We’re approaching the 2024 season. Every year, a few players seize on the right opportunity and surprise for fantasy players. The value comes from trying to predict who it will end up being this time of year and stashing them. Over the next few weeks, I’ll be looking at some 2024 sleeper candidates at each of the key fantasy positions: quarterback, running back, wide receiver, and tight end. Hopefully, these are players you can acquire at a value that will propel you to fantasy glory.

We all have players that we want to believe in when they’re drafted and players we’re prone to look past. When it came to Will Levis—who was taken in the Second Round by the Tennessee Titans in 2023—I wasn’t sold he was the answer for the Titans. When he got his chance to start for the team post-bye week, he looked solid. He flashed at times in a short stint as a starter before his season came to an end.

Now, going into year two, Levis has a shot to prove he’s a franchise quarterback. The team appears committed to him and to building around him. Could that be a benefit for your fantasy team? Let’s weigh the evidence.

The Case for Will Levis

Levis was a Second-Round pick, but some thought he might go higher. Still, the Titans seemed to like him as the quarterback of the future. Veteran Ryan Tannehill started the season, but by Week 8, Levis was in command. Levis started solidly from Week 8 to Week 14 before getting knocked out with an injury. During that stretch, he impressed at times, going QB17 over those games. Now, heading into his second season, there’s little question it’s his team.

The Titans have also worked to build a good team around him. The team saw veteran workhorse back Derrick Henry depart for the Ravens but replaced him with Tony Pollard, a solid runner and gifted receiver who pairs nicely with second-year back Tyjae Spears.

The Titans still have DeAndre Hopkins and former First-Round pick Treylon Burks, along with steady tight end Chig Okonkwo. But this off-season, the team worked to beef up the pass-catching weapons. The Titans splashed out for a big contract for former Falcon and Jaguars Calvin Ridley, later adding veteran Tyler Boyd. That gives him a plethora of options. Since Levis took 28 sacks in nine starts in 2023, the team also spent a First-Round pick on tackle J.C. Latham, improving that group.

Courtesy of WREG.com

But the biggest boon for Levis is the hiring of Head Coach Brian Callahan. He comes from the Cincinnati Bengals, where he served as Offensive Coordinator for the past five seasons. There, Callahan worked with another young quarterback, Joe Burrow. Burrow started ten games as a rookie, showing flash at times before getting hurt. In his second season, he exploded. He threw for 4,611 yards and 34 touchdowns, completing 70 percent of his passes. Burrow was regarded as a better prospect coming out, but could Callahan help Levis take a sizeable year two leap?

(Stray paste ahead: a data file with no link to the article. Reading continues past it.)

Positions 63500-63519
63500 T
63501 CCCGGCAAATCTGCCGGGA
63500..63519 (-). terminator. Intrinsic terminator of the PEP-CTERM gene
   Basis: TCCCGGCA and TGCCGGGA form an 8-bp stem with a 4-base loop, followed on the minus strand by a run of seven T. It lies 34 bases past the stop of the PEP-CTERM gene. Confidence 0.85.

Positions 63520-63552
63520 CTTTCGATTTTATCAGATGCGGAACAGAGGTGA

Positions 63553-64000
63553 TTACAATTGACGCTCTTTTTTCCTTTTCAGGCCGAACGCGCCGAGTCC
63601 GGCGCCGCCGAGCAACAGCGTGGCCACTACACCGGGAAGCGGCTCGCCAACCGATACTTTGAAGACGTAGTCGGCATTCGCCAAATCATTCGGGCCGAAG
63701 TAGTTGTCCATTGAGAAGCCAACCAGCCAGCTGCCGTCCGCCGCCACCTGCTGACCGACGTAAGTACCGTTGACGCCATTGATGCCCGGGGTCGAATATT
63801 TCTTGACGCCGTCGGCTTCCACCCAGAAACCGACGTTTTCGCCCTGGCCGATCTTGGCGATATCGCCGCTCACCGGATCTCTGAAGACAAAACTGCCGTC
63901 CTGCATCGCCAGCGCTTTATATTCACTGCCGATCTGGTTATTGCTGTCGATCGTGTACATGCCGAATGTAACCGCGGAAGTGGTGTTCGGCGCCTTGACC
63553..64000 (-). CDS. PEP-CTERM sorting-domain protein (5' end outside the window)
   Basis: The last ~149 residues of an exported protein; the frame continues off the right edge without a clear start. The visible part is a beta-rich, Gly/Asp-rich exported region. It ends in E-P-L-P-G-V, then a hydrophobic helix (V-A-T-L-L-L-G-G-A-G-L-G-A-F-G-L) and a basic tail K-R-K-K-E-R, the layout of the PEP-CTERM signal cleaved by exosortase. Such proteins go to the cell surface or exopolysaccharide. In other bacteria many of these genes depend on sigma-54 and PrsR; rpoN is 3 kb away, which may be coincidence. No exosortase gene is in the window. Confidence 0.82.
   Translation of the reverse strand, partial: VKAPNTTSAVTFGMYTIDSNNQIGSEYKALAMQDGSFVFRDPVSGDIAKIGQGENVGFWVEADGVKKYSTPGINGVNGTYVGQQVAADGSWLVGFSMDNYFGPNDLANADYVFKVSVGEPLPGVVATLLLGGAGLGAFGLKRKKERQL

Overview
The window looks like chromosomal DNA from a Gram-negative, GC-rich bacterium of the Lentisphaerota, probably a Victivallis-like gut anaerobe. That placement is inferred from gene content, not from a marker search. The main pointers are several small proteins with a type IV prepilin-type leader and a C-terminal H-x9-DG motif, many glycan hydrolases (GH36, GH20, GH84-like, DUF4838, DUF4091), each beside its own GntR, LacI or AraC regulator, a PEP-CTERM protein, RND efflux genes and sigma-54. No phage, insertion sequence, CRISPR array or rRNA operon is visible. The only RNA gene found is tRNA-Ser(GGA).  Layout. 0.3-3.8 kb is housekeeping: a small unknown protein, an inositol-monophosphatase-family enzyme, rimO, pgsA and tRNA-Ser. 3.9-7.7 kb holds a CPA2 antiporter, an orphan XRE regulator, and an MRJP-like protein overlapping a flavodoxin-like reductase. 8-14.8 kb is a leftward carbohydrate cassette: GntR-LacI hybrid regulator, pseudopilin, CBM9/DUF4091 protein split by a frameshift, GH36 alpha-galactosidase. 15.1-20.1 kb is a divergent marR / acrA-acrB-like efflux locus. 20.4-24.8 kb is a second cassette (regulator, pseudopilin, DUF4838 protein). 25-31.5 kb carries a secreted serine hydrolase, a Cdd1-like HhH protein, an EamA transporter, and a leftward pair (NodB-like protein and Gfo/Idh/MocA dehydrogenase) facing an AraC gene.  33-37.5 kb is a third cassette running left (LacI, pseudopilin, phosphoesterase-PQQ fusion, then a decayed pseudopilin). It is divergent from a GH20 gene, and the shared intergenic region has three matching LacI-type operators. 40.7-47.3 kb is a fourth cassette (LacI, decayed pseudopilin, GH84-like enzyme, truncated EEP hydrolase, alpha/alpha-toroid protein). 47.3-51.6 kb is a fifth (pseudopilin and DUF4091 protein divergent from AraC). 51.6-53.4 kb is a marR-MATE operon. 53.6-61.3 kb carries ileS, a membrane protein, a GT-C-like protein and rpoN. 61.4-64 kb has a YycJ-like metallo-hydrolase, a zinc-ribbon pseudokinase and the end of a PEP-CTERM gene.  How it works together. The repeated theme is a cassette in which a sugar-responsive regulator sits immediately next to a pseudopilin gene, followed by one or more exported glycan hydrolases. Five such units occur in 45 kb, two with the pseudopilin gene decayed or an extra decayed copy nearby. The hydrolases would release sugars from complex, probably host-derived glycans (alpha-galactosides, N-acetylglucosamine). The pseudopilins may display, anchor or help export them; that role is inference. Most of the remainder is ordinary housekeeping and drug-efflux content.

The Case Against Will Levis

The case against him might just be his play. He started nine games, completing just 58.1 percent of his passes for 1,808 yards, eight touchdowns, and four interceptions. Granted, it was a different scheme and sometimes lacked weapons. But those stats aren’t eye-popping. Nor is his 3-6 record as a starter in 2023. The same thing happens when you break down that QB17 stretch from Week 8 to Week 14. Levis had a 26-point game in Week 8 and added a 17-point game in Week 14, but in between, he didn’t have more than 12 points. In fact, he scored in single digits three times. That’s not ideal in fantasy, especially at the quarterback position.

Photo Courtesy of Bryan Lynn/Icon Sportswire

In fact, if you take away his first start against the Falcons, in eight starts, Levis threw for 1,570 yards and four touchdowns, going 2-6. He also didn’t add much as a rusher, accounting for just 57 yards on 25 carries. By contrast, Ryan Tannehill, in eight starts, went 3-5, completing more than 64 percent of his passes for 1,616 yards, four touchdowns, and seven interceptions. That wasn’t good enough for the Titans or for fantasy players. The danger is that despite Levis’s incredible debut, he’ll struggle to produce despite a more robust system and better weapons.

The Bottom Line

Do you believe in Levis? That’s the question you have to ask yourself heading into 2024. His ADP is QB23, meaning most people are banking on him being at least a QB2. That doesn’t create a lot of value unless you think he takes a Burrow-like leap. Burrow was QB8 in his second year in 2021 under Callahan. If Levis took a leap into the QB1 range, he’d be an incredible value—especially where many got him in rookie drafts in 2023.

But that feels like a big IF. I like what the Titans have done this off-season, including the Callahan hire and surrounding that offense with weapons. However, I’m less sold on Levis as the long-term answer. If I can get Levis for the right price and have him as my QB3, I’m interested to see if he can break out. If I’m depending on him week-to-week, I’m hopeful, but there is some risk.

Matthew Fox is a die-hard NFL fan and Broncos’ homer. He’s a member of the FSWA. You can find more from him on Twitter @knighthawk7734 or as co-host of the Fantasy Football Roundtable Podcast, a part of the Campus2Canton Network.

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